Do you find it tough to roll out of bed every morning? Are you yawning, feeling groggy and chugging cups of coffee throughout the day? News flash: You probably aren’t getting enough sleep.
Sleep is essential for your mental and physical health. Most adults need 7 to 8 hours of shuteye each night, and the quality of sleep you get is just as important as the amount. If you’re having trouble catching z’s, making some changes to your routine might help. The National Heart, Lung and Blood Institute, whose focus also includes sleep disorders, offers the following 10 tips for getting a good night’s sleep:
1. Stick to a sleep schedule. Go to bed and wake up at the same time each day—even on the weekends.
2. Exercise, but not too late in the day. Try to exercise at least 30 minutes on most days but not later than 2 to 3 hours before your bedtime.
3. Avoid caffeine and nicotine. The stimulating effects of caffeine in coffee, soda, certain teas and chocolate can take as long as 8 hours to wear off fully. Nicotine is also a stimulant.
4. Avoid alcoholic drinks before bed. A “nightcap” might help you fall asleep, but alcohol keeps you in the lighter stages of sleep. You also tend to wake up in the middle of the night when the sedating effects have worn off.
5. Avoid large meals and beverages late at night. A large meal can cause indigestion that interferes with sleep. Drinking too many fluids at night can cause you to awaken frequently to urinate.
6. Avoid medicines that delay or disrupt your sleep, if possible. Some commonly prescribed heart, blood pressure or asthma medications–as well as some over-the-counter and herbal remedies for coughs, colds or allergies–can disrupt sleep patterns.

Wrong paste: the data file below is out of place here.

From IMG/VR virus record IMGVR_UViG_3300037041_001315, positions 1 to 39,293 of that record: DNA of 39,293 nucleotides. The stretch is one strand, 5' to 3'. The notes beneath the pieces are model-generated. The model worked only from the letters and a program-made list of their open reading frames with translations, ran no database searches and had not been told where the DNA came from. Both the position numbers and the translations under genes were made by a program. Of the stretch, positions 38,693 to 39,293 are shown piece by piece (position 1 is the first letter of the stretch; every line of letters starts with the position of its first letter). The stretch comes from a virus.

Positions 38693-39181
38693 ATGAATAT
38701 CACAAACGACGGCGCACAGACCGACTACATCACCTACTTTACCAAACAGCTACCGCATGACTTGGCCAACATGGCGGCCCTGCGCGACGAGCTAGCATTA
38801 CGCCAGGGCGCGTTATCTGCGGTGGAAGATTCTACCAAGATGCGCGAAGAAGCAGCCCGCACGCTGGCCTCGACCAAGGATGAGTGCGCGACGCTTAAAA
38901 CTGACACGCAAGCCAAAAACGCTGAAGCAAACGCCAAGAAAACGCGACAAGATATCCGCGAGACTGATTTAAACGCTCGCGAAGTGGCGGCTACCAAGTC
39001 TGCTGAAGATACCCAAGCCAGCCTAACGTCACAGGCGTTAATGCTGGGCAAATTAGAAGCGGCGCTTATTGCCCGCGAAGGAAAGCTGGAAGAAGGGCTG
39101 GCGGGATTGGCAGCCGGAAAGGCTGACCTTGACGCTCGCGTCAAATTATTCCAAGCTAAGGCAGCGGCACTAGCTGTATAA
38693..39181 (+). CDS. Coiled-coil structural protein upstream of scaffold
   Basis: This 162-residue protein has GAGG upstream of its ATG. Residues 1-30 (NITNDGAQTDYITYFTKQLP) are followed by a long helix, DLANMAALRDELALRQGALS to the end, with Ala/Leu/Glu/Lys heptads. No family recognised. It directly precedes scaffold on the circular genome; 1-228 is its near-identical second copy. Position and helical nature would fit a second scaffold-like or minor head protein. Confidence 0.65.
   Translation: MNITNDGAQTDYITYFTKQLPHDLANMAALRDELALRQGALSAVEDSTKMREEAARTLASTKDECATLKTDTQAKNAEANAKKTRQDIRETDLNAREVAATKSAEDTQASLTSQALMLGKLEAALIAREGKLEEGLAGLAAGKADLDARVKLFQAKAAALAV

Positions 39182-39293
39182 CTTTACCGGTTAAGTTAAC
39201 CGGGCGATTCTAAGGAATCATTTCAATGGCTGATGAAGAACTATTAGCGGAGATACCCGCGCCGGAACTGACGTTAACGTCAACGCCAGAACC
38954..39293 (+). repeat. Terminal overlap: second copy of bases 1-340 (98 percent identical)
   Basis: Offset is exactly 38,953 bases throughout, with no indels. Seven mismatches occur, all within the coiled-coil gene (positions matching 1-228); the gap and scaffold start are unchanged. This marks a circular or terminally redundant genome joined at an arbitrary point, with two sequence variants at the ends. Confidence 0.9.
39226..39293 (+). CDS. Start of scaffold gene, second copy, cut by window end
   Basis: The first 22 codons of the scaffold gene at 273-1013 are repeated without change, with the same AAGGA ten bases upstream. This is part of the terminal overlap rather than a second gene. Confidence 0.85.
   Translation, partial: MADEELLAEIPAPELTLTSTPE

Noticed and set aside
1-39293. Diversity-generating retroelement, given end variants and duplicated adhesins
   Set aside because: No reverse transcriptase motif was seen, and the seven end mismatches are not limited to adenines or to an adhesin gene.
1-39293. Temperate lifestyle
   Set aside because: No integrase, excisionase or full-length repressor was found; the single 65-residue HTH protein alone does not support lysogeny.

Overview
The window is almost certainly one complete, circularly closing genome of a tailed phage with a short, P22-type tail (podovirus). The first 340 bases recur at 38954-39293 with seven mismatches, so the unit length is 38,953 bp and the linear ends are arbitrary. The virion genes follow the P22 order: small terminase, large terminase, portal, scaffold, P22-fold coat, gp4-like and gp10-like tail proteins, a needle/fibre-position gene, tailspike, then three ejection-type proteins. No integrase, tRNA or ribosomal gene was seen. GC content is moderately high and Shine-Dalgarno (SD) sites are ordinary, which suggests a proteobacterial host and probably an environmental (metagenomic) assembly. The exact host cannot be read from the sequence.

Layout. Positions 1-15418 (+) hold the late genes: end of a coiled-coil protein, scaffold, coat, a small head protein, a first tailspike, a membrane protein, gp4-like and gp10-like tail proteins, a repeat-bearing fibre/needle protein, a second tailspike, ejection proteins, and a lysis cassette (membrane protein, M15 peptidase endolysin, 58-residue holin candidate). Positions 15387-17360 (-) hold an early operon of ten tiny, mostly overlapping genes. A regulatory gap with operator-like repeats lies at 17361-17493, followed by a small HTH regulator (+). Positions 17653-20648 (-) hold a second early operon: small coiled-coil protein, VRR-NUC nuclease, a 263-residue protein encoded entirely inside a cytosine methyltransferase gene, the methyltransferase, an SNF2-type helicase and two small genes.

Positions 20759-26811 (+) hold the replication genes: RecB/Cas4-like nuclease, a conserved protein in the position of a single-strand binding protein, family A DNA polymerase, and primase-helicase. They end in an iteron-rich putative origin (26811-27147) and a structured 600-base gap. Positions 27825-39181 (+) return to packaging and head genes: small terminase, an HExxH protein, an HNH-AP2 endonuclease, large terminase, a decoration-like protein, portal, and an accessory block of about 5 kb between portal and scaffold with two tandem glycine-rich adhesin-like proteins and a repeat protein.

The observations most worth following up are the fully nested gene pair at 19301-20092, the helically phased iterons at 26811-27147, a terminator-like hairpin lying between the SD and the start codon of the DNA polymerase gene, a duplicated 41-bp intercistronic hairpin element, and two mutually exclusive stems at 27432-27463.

7. Don’t take naps after 3 p.m. Naps can boost your brain power, but late afternoon naps can make it harder to fall asleep at night. Also, keep naps to under an hour.
8. Relax before bed. Take time to unwind. A relaxing activity, such as reading or listening to music, should be part of your bedtime ritual. If possible, take a hot bath before bed; the drop in body temperature after a soak may make you feel sleepy, and the bath can help you relax.
9. Create a good sleeping environment. Address anything in your bedroom that might distract you from sleep, such as noises and bright lights. Consider keeping electronic devices, such as TVs, computers and smartphones, out of the bedroom. Also, keeping the temperature in your bedroom on the cool side can help you sleep better.
10. Don’t lie in bed awake. If you find yourself still awake after staying in bed for more than 20 minutes, get up and do some relaxing activity until you feel sleepy. The anxiety of not being able to sleep can make it harder to fall asleep.
If you continue to have trouble sleeping or consistently feel tired despite spending enough time in bed each night, talk to your doctor. A good night’s sleep is vital for your well-being and ensuring you’re recharged and ready to take on the day.